There has been much controversy and discussion surrounding BBC Wildlife Magazine‘s “The Wildlife Power List” in this month’s issue – who should have been on there (but wasn’t), the ratio of females/males, the use of the word “Power”, the use of ranking rather than listing, etc etc.
Some people have written blog posts discussing it, others have written their own power/inspirational list. I may or may not write my own list. What I am writing today is related, but not aimed at BBC Wildlife Magazine. Rather a different magazine: Radio Times. They ran an article last week about the List, and I am rather annoyed by it. Read my e-mail to them below:
I congratulate you on including conservation news stories/a story on your website by writing about the BBC Wildlife Magazine’s “The Power List”. On the whole, conservation and nature are often ignored in the media; or worse, awful scare-mongering stories are the stock in trade (e.g. the majority of false black widow spider stories in 2014).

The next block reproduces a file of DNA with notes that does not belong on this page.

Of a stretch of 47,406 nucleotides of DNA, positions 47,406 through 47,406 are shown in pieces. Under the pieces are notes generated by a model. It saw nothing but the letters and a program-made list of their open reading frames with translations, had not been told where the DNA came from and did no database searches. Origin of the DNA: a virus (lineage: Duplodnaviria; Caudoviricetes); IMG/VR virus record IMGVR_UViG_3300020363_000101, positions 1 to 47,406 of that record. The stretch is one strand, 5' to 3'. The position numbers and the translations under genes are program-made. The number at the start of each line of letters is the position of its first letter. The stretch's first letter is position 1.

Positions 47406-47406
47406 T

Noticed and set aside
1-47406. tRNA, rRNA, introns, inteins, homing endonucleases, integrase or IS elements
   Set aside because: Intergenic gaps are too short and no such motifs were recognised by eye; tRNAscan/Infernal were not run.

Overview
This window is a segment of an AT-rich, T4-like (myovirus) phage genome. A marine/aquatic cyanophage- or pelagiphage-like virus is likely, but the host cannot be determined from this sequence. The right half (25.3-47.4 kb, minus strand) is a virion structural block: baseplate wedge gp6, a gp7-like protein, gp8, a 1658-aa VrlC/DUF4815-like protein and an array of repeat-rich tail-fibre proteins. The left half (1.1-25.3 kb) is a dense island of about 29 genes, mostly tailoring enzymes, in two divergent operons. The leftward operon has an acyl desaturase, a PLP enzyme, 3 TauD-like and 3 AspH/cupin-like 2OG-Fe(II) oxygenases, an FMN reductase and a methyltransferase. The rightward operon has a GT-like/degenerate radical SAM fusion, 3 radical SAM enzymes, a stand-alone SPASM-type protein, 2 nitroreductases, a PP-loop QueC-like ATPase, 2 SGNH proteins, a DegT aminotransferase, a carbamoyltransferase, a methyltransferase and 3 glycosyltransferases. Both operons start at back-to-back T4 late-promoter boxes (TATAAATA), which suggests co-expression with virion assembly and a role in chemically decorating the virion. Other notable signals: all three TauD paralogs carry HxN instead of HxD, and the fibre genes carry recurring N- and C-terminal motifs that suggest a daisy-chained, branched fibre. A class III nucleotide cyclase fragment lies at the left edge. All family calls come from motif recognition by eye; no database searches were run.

However, I am concerned by the content of the article in question. First, your main title lists three of the men included on the list. True, they are all well-known for their contribution to conservation and they are all high on the list. However, it is only in the short paragraph below that you mention the #1 on the list, Jane Goodall, who is female. I am confused about why the list’s winner is not featured in the title.
Second, and continuing on the main theme, your photos just below this are of David Attenborough and Prince William, who are both wonderful and inspiring; but again they are both male. Where is a photo of Jane Goodall?
Some people will say I am reading too much into this and you did this unintentionally. But this must have gone through various editorial decisions, so it can’t be unconscious. There is already an imbalance in the ratio of men to women in positions of power across society, and the same is true in conservation, STEM (Science, Technology, Engineering and Mathematics) as a whole and countless other areas. Their portrayal in the media is not just a symptom of this but is also a driver of it. Reams of evidence show that people’s attitudes and perceptions are, in part, affected by the media they consume. Your (perhaps unintentional, but I doubt it) portrayal of “The Wildlife Power List” is yet another example of this type of sexism, and I am very disappointed in the Radio Times as a result. I hope that you address this in future, and perhaps change the article as it currently stands.
Ms Megan Shersby